A survey of adult referrals to specialist attention-deficit/hyperactivity disorder clinics in Canada.

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A survey of adult referrals to specialist attention-deficit/hyperactivity disorder clinics in Canada.

Int J Gen Med. 2018;11:1-10

Authors: Klassen LJ, Blackwood CM, Reaume CJ, Schaffer S, Burns JG

Background: Canadian guidelines encourage family physicians to diagnose/manage adults with uncomplicated attention-deficit/hyperactivity disorder (ADHD); specialist referral is recommended only for complex cases. This retrospective case review investigated adults referred to Canadian ADHD clinics.
Methods: Adult ADHD specialists reviewed referral letters/charts of patients (aged ≥18 years and no family history/known/expressed childhood ADHD) from family physicians/psychiatrists over 2 years.
Results: Data on 515 referrals (mean age 33 years, 60% males) were collected (December 2014 to September 2015); 472/515 (92%) were made by family physicians. No psychiatric comorbid symptoms were noted in 344/515 (67%) referrals. ADHD was confirmed by a specialist in 483/515 (94%) cases, whether comorbid symptoms were noted at referral (155/171 [91%]) or not (328/344 [95%]). ADHD was reported to impact “work” (251/317 [79%]), “school” (121/166 [73%]), “social/friends” (260/483 [54%]), and “spouse/family” (231/483 [48%]). Overall, 335/483 (69%) patients had more than or equal to one comorbid symptom (diagnosed by referring physician or specialist). Stimulant monotherapy was recommended for 383/483 (79%) patients, non-stimulant monotherapy for 41/483 (8%) patients, and stimulant plus non-stimulant monotherapy for 39/483 (8%) patients. Almost half of patients were returned for referring physician’s follow-up, either before treatment initiation (102/483 [21%]) or after treatment stabilization (99/483 [20%]). Follow-up was by a specialist for 282/483 (58%) patients.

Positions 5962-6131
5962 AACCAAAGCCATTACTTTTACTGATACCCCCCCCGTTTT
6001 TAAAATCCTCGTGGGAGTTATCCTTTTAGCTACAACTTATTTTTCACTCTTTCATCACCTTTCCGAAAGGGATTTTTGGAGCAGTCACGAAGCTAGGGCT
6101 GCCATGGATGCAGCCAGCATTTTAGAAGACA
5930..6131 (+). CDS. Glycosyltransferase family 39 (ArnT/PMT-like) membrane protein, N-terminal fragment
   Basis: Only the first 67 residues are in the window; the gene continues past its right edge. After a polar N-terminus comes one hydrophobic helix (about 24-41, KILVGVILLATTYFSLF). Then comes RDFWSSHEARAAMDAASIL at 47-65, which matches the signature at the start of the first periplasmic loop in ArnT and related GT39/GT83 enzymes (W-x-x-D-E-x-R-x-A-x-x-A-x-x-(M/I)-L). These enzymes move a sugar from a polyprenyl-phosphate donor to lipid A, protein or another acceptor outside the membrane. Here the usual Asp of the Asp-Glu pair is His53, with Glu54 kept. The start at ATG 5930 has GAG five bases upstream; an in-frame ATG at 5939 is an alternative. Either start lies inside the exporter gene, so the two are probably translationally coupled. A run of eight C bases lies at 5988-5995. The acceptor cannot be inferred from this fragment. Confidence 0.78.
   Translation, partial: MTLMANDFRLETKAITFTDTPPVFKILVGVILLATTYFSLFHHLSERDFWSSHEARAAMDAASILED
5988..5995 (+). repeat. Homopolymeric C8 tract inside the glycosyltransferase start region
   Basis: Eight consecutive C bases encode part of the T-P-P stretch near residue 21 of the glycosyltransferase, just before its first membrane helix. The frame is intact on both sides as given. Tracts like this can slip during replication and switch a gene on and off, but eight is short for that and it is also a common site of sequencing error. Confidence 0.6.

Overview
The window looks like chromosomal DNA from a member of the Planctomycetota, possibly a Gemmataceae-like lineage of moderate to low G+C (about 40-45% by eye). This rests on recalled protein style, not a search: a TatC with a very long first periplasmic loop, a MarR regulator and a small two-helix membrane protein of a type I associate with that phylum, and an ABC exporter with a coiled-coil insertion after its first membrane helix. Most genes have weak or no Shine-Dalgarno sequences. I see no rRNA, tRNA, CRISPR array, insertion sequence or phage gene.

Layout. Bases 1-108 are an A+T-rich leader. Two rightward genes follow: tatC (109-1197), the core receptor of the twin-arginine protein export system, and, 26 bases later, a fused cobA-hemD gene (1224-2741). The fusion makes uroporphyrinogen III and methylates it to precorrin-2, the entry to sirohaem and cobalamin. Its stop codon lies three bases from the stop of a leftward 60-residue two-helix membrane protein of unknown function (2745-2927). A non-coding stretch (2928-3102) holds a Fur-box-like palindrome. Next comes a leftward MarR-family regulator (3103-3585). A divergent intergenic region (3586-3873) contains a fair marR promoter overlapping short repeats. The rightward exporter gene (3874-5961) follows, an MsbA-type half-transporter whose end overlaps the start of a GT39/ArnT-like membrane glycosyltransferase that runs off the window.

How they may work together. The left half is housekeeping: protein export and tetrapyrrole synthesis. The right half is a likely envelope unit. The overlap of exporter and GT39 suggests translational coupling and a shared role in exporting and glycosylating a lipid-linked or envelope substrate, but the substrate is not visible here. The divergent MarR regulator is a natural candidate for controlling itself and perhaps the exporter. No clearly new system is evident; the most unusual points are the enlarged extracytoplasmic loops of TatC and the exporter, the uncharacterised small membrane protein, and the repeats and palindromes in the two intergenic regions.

Conclusion: ADHD diagnosis was specialist confirmed in most cases. Although most referrals (67%) noted no psychiatric comorbid symptoms, 69% of patients had ≥1 such symptom (diagnosed by a referring physician or specialist), so comorbid symptoms although not always noted at referral, may have contributed to the decision to refer. ADHD has a wide-ranging impact on patients’ daily lives. It is possible that greater confidence of family physicians to diagnose and treat adult ADHD could help to meet patients’ needs.

PMID: 29317844 [PubMed]

via https://www.ncbi.nlm.nih.gov/pubmed/29317844?dopt=Abstract